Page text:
Thursday, February 10, 2011

14 Adar and Moshe Rabeinu

1) The Chasam Sofer quotes from R' Ya'akov Emden that Moshe Rabeinu was born on 7 Adar on Shabbos, making his yom hamilah on Shabbos 14 Adar. Since Moshe was born mahul, all that was required was hatafas dam bris, which was done on 15 Adar (the hatafah in this case is not doche Shabbos). Therefore, these two days of 14/15 Adar are days of simcha for all future generations.

The C"S is not completely happy with this idea -- why should 14 Adar should be a special day if no milah was done? You can't celebrate a non-event! He therefore suggests a different reason why that day is special. In Parshas Nitzavim, the last day of Moshe Rabeinu's life, Moshe gave a sefer Torah to sheveit Levi. The other shevatim complained -- why was Levi alone worthy of such a gift? It was about that day that Moshe said, "Lo nasam Hashem lachem lev lada'as ad hayom ha'zeh," which Rashi explains to mean that the people finally arrived at an understanding of da'as rabbam. This was a day of kabbalas haTorah, a true cause for celebration! The problem was that it is also the day of Moshe Rabeinu's petirah. Before the celebration could begin, aveilus set in. A week later, when the period of shiva ended, on 14 Adar, this kabbalas haTorah could be properly commemorated. The reverberations of that simcha were felt generations later -- "hadar kiblu'hu b'ymei Achashveirosh." (The C"S further ties this in with the parsha's opening -- take a look.)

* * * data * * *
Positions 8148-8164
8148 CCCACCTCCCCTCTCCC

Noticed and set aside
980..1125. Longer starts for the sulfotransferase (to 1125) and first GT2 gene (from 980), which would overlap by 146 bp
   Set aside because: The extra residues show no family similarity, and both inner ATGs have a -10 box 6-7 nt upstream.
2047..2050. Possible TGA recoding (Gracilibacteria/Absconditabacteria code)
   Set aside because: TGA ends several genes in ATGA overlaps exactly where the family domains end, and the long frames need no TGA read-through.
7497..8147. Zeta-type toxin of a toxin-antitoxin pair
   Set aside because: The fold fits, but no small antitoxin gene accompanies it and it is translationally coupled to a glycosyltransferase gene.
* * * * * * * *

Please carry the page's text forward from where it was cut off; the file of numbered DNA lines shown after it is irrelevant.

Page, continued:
2) The opening of the parsha is replete with difficulties and diyukim. The command to take oil to light the menorah seems out of place, sandwiched here between the construction of the mishkan and the making of bigdei kehunah. The format of parsha -- Hashem telling Moshe that he will teach a mitzvah to Bnei Yisrael -- is unique; in all other places Moshe simply relates the mitzvah or is commanded (i.e. the imperative is used, as opposed to the future tense, the way it is used here) to instruct Bnei Yisrael. The special emphasis on Moshe's personal role -- "atah titzaveh," "v'yikchu eilecha" -- is striking. Hopefully I've piqued your curiosity and you have some time to dig through the meforshim this Shabbos. Since it is not yet Shabos I haven't had time to do all my digging, so I just want one to share with you one beautiful remez of the Maor v'Shemesh.

"Titzaveh" is related to the same root as the word "tzavsah," to connect, to join -- Moshe was commanded to join with, to connect with Bnei Yisrael. It goes without saying that the closer our leaders are to us, the greater our benefit. But it's not only we who benefit. "V'yikchu eilecha" -- the people also bring something to Moshe, namely, "shemen zayis zach," pure oil, symbolizing refined knowledge and wisdom, "kasis la'maor," made from beaten olives, symbolizing humility. Just as we grow from our leaders, they in turn grow from our attention and dedication.

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